# Differential

• May 9th 2006, 03:56 AM
Bert
Differential
Hello,

I have here a strength differential $\frac{-t}{\sqrt{1-t^2}}$

Normally is not a big problem but I making a mistake I don't know:

let my try $u=1-t^2$ thus $u'=-2t$

$v=\sqrt{u}$ thus $v'=\frac{1}{2}u^{-\frac{1}{2}$

And $w=\frac{-t}{v}$ thus $w'=\frac{-v+tv'}{v^2}$

Now I need to multiply al the thinks and then I find $\frac{t}{1-t^2}$ but it's not correct.

Where do I miss ? Greets.
• May 9th 2006, 04:33 AM
CaptainBlack
Quote:

Originally Posted by Bert
Hello,

I have here a strength differential $\frac{-t}{\sqrt{1-t^2}}$

Normally is not a big problem but I making a mistake I don't know:

let my try $u=1-t^2$ thus $u'=-2t$

$v=\sqrt{u}$ thus $v'=\frac{1}{2}u^{-\frac{1}{2}$

And $w=\frac{-t}{v}$ thus $w'=\frac{-v+tv'}{v^2}$

Now I need to multiply al the thinks and then I find $\frac{t}{1-t^2}$ but it's not correct.

Where do I miss ? Greets.

Stage 1 - Product rule:

$
\frac{d}{dt}\left(\frac{-t}{\sqrt{1-t^2}}\right)=\frac{1}{\sqrt{1-t^2}}\frac{d}{dt} (-t)+(-t)\frac{d}{dt} \ \left(\frac{1}{\sqrt{1-t^2}}\right)
$

$
=-\frac{1}{\sqrt{1-t^2}}-t\ \frac{d}{dt} \ \left(\frac{1}{\sqrt{1-t^2}}\right)
$

Stage 2 - Chain rule on last term on the right:

$
=-\frac{1}{\sqrt{1-t^2}}-t\ (-1/2)\frac{1}{(1-t^2)^{3/2}}\frac{d}{dt}(1-t^2)
$

$
=\frac{1}{\sqrt{1-t^2}}-t\ (-1/2)\frac{1}{(1-t^2)^{3/2}}(-2t)
$

$
=\frac{1}{\sqrt{1-t^2}}-\frac{t^2}{(1-t^2)^{3/2}}
$

From here you should be able to simplify this yourself.

RonL
• May 10th 2006, 12:47 AM
Bert
thus you can splits this in two parts by the produc rule

then you have $\frac{1}{\sqrt{1-t^2}}$

I can find then on this way: $u=1-t^2$ Thus $u'=-2t$

Then $v=\sqrt{u}$ and $v'=\frac{1}{2}u^{-\frac{1}{2}}$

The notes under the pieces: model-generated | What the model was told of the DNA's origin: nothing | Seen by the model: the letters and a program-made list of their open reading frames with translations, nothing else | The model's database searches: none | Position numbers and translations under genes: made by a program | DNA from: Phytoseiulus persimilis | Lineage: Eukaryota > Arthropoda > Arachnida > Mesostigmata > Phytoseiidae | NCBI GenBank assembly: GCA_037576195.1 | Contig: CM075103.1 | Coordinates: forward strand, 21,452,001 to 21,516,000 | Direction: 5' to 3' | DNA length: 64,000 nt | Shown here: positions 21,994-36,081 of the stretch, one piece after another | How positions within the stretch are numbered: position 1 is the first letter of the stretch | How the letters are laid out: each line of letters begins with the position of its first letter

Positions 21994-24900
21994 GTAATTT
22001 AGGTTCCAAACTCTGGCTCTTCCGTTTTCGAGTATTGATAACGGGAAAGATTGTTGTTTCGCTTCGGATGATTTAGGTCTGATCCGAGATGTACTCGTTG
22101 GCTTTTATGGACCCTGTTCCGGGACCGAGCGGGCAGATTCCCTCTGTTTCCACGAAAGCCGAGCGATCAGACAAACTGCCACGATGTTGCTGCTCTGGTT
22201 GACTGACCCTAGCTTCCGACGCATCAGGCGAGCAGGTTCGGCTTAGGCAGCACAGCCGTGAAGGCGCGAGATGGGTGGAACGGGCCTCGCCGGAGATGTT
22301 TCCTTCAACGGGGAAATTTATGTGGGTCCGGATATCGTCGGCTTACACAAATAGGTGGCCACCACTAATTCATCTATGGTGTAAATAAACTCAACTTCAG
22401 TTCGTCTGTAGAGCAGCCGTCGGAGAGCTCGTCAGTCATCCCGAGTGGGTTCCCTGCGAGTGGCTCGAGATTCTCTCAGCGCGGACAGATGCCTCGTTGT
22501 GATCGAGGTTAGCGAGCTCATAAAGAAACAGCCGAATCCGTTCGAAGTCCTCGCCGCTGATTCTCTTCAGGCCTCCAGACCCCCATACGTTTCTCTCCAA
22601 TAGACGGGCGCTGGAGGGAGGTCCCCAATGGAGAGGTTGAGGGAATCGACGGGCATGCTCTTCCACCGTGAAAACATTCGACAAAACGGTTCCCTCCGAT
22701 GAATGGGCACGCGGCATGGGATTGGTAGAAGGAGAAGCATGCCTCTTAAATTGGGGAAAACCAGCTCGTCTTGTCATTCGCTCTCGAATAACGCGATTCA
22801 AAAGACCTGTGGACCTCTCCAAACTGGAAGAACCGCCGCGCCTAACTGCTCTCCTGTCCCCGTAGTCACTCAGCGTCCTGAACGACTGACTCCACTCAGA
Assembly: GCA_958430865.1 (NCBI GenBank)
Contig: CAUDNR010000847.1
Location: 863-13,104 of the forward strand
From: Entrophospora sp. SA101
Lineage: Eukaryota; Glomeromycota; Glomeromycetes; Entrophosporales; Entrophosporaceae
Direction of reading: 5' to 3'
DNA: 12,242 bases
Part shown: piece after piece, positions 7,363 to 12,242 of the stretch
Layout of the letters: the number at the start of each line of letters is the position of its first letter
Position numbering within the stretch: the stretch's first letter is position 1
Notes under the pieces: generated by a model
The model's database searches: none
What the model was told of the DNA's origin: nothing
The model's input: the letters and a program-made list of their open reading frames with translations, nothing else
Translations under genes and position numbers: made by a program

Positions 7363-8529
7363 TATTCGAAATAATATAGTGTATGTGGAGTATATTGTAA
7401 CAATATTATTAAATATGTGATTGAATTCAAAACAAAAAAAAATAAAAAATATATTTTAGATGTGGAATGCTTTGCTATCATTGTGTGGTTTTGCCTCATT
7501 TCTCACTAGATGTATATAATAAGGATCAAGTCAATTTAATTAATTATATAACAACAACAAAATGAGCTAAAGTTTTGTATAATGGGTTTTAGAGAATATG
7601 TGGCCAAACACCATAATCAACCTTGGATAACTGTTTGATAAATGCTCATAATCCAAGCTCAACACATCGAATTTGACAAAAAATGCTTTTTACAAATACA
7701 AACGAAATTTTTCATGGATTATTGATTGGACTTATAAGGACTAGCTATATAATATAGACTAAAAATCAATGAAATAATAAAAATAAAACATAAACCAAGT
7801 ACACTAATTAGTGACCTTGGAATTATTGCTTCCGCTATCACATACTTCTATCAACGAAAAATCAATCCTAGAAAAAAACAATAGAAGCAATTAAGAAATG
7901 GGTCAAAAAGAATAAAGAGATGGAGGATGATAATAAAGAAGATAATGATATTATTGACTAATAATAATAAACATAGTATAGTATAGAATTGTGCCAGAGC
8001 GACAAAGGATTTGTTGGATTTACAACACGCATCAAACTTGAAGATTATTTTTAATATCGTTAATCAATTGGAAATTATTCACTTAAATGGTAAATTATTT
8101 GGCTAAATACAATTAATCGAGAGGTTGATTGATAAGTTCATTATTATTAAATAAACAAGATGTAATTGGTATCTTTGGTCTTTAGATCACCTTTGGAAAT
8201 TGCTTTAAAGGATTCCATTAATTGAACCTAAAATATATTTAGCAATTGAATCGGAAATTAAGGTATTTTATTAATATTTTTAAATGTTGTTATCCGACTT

Then $\frac{\frac{-t}{\sqrt{1-t^2}}}{\sqrt{1-t^2}^2}=\frac{-t}{\sqrt{1-t^2}}\frac{1}{1-t^2}$

But why is this fault ? $u=1-t^2 \rightarrow u'=-2t \ \ \ v=\sqrt{u} \rightarrow\frac{1}{2}u^{-\frac{1}{2}} \ \ \ w=\frac{1}{v} \rightarrow w'=lnv$

And then multiply them what is mis? Greets.
• May 10th 2006, 02:16 PM
ThePerfectHacker
Quote:

Originally Posted by Bert
But why is this fault ? $u=1-t^2 \rightarrow u'=-2t \ \ \ v=\sqrt{u} \rightarrow\frac{1}{2}u^{-\frac{1}{2}} \ \ \ w=\frac{1}{v} \rightarrow w'=lnv$

And then multiply them what is mis? Greets.

Mistake that if,
$w=\frac{1}{v}$
then,
$w'=-\frac{1}{v^2}$
You confused with anti-derivative.
• May 11th 2006, 12:06 AM
Bert
of cours thank you very well.

a small problem If I simplify $\frac{-t}{\sqrt{1-t^2}}\frac{1}{1-t^2}
$

then I get $-\frac{t}{{(1-t^2)}^{\frac{3}{2}}}}$ And this it not the same as I differentiate the original by my computer program then I get $-\frac{1}{{(1-t^2)}^\frac{3}{2}}$
• May 11th 2006, 06:55 AM
earboth
Quote:

Originally Posted by Bert
thus you can splits this in two parts by the produc rule
then you have $\frac{1}{\sqrt{1-t^2}}$
I can find then on this way: $u=1-t^2$ Thus $u'=-2t$

Then $v=\sqrt{u}$ and $v'=\frac{1}{2}u^{-\frac{1}{2}}$

...

Hello,

Then $v=\sqrt{u}$ and $v'=\frac{1}{2}u^{-\frac{1}{2}}\ \gets \mbox{this looks funny to me}$

If you use the chain rule on v' then you get: $v'=\frac{1}{2}u^{-\frac{1}{2}} \cdot (-2t)=-t \cdot u^{-\frac{1}{2}}$

Greetings

EB
• May 11th 2006, 07:16 AM
Bert
Thank you very well I find them great good forum :) Greets Thanks